Mississippi River Caucus launched in Senate

2013-02-07T16:30:00Z 2013-02-07T16:32:32Z Mississippi River Caucus launched in SenateEd Tibbetts The Quad-City Times
February 07, 2013 4:30 pm  • 

A new Senate caucus has been formed to advance Mississippi River issues.

U.S. Sens. Tom Harkin, D-Iowa, and Roy Blunt, R-Mo., announced formation of the caucus Thursday, which will address flood fighting and commercial issues, as well as provide general assistance to river communities.

“We learned a vital lesson this past fall when a potential disruption in navigation along the Mississippi threatened everything from increasing the cost to move goods to potential job losses,” Harkin said. “The river and its communities play an important role in commerce and the local economy.”

“This bipartisan caucus will provide a platform to bring together those states along the Mississippi River so that we can encourage navigation, promote commerce and prevent destructive floods,” Blunt said.

Harkin’s office said the group was just formed and members are now being sought.

The caucus is being formed as river interests push for new investment in locks and dams. Earlier this week, Iowa Gov. Terry Branstad led a two-hour conference on investment in river infrastructure.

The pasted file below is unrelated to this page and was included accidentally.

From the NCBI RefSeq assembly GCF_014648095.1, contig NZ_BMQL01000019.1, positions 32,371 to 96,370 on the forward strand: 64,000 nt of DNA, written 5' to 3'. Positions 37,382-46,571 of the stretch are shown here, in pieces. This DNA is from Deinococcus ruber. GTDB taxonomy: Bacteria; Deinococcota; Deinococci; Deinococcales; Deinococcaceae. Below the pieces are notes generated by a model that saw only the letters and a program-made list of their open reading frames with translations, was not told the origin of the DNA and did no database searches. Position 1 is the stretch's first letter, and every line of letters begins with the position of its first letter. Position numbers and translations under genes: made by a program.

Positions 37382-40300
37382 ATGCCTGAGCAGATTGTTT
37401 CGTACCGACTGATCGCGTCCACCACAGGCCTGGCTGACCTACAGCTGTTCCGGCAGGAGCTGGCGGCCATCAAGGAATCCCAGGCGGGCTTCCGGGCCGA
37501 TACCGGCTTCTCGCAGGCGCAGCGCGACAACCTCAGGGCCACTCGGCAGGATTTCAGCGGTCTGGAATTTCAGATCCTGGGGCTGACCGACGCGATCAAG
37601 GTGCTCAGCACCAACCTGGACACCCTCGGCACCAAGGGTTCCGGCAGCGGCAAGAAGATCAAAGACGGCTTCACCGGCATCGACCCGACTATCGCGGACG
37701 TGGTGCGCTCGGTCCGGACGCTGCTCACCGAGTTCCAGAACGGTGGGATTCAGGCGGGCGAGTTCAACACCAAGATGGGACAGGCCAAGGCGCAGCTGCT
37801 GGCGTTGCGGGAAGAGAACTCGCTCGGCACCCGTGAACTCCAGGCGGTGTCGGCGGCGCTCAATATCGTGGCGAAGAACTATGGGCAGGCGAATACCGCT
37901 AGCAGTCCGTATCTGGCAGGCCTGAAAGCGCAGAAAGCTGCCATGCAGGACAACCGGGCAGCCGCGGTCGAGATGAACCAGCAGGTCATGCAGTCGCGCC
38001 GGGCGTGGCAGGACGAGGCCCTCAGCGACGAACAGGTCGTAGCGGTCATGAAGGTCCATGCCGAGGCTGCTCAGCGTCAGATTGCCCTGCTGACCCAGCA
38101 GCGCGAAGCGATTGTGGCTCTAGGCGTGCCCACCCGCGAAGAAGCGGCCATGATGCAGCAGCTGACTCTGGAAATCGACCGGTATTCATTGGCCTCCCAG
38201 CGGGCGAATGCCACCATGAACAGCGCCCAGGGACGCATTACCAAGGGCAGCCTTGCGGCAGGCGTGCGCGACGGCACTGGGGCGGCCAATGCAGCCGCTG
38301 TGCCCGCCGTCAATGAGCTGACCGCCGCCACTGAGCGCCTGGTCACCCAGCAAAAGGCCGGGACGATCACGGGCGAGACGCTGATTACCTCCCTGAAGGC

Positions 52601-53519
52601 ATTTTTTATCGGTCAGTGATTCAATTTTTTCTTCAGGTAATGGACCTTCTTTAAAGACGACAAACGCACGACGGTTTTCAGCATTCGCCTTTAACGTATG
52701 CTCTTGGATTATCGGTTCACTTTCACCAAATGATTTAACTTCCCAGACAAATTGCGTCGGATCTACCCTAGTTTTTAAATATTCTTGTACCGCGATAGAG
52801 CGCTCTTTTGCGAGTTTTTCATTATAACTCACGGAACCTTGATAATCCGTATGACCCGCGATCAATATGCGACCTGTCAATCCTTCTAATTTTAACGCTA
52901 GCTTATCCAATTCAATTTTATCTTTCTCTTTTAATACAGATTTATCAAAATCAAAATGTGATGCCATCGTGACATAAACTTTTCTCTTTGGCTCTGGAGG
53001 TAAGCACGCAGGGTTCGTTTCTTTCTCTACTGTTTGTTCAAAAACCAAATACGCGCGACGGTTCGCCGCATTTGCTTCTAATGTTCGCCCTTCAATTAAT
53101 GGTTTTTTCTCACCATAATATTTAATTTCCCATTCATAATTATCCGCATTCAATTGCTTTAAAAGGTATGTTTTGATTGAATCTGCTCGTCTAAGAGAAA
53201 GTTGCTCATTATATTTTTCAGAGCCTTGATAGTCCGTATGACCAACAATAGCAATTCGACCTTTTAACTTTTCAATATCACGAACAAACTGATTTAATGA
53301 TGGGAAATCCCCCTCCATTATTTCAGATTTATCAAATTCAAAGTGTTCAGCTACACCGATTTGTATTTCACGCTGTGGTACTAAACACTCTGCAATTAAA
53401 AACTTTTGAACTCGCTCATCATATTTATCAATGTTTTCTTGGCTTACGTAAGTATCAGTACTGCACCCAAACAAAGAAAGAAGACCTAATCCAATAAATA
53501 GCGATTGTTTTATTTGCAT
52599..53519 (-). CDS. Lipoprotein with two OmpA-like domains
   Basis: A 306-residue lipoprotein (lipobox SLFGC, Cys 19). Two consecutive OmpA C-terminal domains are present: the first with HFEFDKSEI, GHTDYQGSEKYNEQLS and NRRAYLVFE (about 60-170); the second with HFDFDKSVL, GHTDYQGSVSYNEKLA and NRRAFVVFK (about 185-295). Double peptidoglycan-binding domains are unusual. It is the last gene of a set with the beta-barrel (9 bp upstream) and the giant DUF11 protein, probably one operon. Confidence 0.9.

Participants there said they hoped the new caucus could aid their efforts.


EARLIER STORY

Mississippi River Caucus launched in Senate

The Associated Press at 1:49 p.m.

ST. LOUIS — A bipartisan Mississippi River Caucus is being launched in the U.S. Senate in an effort to encourage commerce and address issues such as flood mitigation and navigation concerns.

Republican Sen. Roy Blunt of Missouri and Democrat Tom Harkin of Iowa announced plans for the caucus on Thursday. It will also seek to help communities along the nation's longest waterway.

Blunt says the river is critically important to the economy. He says the caucus will bring together states along the Mississippi River to encourage navigation, promote commerce and prevent destructive floods.

Harkin says a vital lesson was learned from the low-water concerns that began last fall. Barge traffic has been restricted in the middle Mississippi River, but so far, the river has remained open.

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